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Publication numberUS2643434 A
Publication typeGrant
Publication dateJun 30, 1953
Filing dateJul 22, 1950
Priority dateOct 11, 1949
Publication numberUS 2643434 A, US 2643434A, US-A-2643434, US2643434 A, US2643434A
InventorsHerbert Scharf
Original AssigneeMaschf Augsburg Nuernberg Ag
Export CitationBiBTeX, EndNote, RefMan
External Links: USPTO, USPTO Assignment, Espacenet
Process for making ceramic parts
US 2643434 A
Abstract  available in
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Claims  available in
Description  (OCR text may contain errors)

June 30, 1953 H. SCHARF 2,643,434

PROCESS FOR MAKING CERAMIC PARTS Filed July 22, 1950 Fig.1.

INVENTOH BY HERBERT SCHAPF WZMMQAM AT TORNE Y5 Patented June 30, 1953 PROCESS FOR MAKING CERAMIC PARTS Herbert Scharf, Augsburg, Germany, assignor to Maschincnfabrik Augsburg-Niirnberg A., G., Augsburg, Germany, a corporation of Germany Application J uly'22, 1950, Serial No. 175,447 In Germany October 11, 1949 8 Claims.

This invention relates to a process for the production of sintered ceramic parts such as machine parts and the like.

The invention has particular relation to the production of parts such as turbine blades for gas turbines which are subject to severe requirements with respect to mechanical soundness at the high operating temperatures and abrupt temperature changes of gas turbines in use. Both of these conditions can be met by suitable selection of the composition from which the parts are made, for example by incorporating particles of a material which is a good conductor of heat in mechanically sound basic materials, providing the sintering operation is carried out under adequately controlled conditions to give mechanical soundness throughout the part.

Where the sintering operation is carried out as a direct heating operation such as in a furnace, the sintering temperatures are developed in the part by conduction from without, and there is tendency to create temperature gradients which can be kept within tolerable limits only by slow increase in the applied heat. As a result, such ceramic firing operations tend to be uneconomical, and they may lead to conditions of possible danger particularly in the case of machine parts of substantial size, since there is a tendency for such parts to sinter nonuniformly and thus to have varying properties of mechanical soundness which may prove highly undesirable in the operation of the apparatus in which the part is to be used.

lhe present invention provides a process by which these difliculties are obviated by generating the sintering temperatures directly in the body of the ceramic part by the application of electrical energy to the part from without. In carrying out the process, the parts are sintered from ceramic starting materials which are partially electrically conductive and have incorporated therein particles of a material which is a good conductor of heat, such for example as silicon carbide, and it has been found that parts sintered from such semi-conducting ceramic materials have characteristic properties of soundness and electrical conductivity when the sintering is carried out by a progressive process. Thus if the conductivity of the part is low, this indicates that the mechanical connection between the particles therein is poor. With increasing sintering temperatures, the conductive particles or granules in the part appear to draw nearer to each other, and if their basic form assumes' a fine crystalline structure, then the electrical conductivity and the mechanical soundness of the part reaches a maximum, a fine crystalline structure being the most sound mechanically.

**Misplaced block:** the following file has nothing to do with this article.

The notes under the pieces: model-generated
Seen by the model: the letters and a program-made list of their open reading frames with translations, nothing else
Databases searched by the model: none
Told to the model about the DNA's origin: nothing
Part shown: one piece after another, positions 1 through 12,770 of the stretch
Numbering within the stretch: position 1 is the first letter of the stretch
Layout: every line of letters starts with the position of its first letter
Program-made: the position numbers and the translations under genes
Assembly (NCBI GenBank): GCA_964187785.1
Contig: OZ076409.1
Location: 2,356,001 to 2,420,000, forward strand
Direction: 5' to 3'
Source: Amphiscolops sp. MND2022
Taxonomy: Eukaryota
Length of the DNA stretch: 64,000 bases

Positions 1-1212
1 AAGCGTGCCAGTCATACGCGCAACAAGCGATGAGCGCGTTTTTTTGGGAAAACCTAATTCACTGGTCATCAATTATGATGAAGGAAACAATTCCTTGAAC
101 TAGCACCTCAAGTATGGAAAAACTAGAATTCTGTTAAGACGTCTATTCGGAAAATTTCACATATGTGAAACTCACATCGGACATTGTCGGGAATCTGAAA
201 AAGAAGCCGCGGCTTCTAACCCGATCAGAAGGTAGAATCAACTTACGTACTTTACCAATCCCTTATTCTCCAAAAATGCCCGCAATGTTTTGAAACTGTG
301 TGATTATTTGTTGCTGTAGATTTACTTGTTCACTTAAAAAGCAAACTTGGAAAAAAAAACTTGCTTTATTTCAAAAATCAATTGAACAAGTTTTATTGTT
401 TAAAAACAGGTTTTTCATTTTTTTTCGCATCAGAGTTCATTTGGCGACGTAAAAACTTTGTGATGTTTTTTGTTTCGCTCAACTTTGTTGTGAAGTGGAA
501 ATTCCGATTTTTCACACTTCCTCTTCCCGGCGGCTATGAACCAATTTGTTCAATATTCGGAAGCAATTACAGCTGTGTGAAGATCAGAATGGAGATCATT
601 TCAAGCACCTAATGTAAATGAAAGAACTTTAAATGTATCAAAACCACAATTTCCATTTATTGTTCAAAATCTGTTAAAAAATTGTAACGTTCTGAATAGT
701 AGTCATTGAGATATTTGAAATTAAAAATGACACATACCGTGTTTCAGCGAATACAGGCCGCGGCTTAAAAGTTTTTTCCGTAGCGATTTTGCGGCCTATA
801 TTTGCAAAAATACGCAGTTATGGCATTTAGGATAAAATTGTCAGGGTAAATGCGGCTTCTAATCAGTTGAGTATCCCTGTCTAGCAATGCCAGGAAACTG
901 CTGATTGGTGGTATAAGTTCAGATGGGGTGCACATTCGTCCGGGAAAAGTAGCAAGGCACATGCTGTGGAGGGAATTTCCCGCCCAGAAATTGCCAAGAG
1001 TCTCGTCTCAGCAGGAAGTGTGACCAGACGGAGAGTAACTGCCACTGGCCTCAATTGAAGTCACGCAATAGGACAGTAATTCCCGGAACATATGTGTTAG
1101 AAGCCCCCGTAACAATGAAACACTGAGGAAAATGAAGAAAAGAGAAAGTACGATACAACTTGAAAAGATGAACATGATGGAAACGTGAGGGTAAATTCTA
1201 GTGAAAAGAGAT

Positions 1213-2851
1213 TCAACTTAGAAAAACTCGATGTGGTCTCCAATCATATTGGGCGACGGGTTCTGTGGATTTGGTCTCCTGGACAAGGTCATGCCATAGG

Thus the invention provides a process for sintering ceramic parts in which the progress of the sintering action can be followed by observation of the current used to apply electrical energy tothe part. In this way the firing of the part, can be terminated at the particular point in the sintering operation at which the material therein has the desired properties of electrical con ductivity and mechanical soundness, it being noted that although electrical conductivity and mechanical soundness do not always reach their maximum simultaneously, depending upon the starting material, a certain conductivity can always be associated with a predetermined me chanical condition. As a result, once therelationship between conductivity and soundness for a particular starting material has been determined, the desired soundness of the parts sintered therefrom can be determined and controlled in accordance with theconductivity of the part developed during the sintering process.

It is accordingly one of the principal objects of the present invention to provide a process for the production of sintered ceramic parts in which the sintering temperatures are developed in the part itself by application of electrical energy thereto under controlled conditions such that substantially uniform temperatures are obtained throughout the part at each instant and in which attainment of the desired sintering conditions is determined by a change in the electrical char acteristics such as the dielectric or conductive properties of the part in accordance with a predetermined relationship of these properties with the mechanical soundness of the part.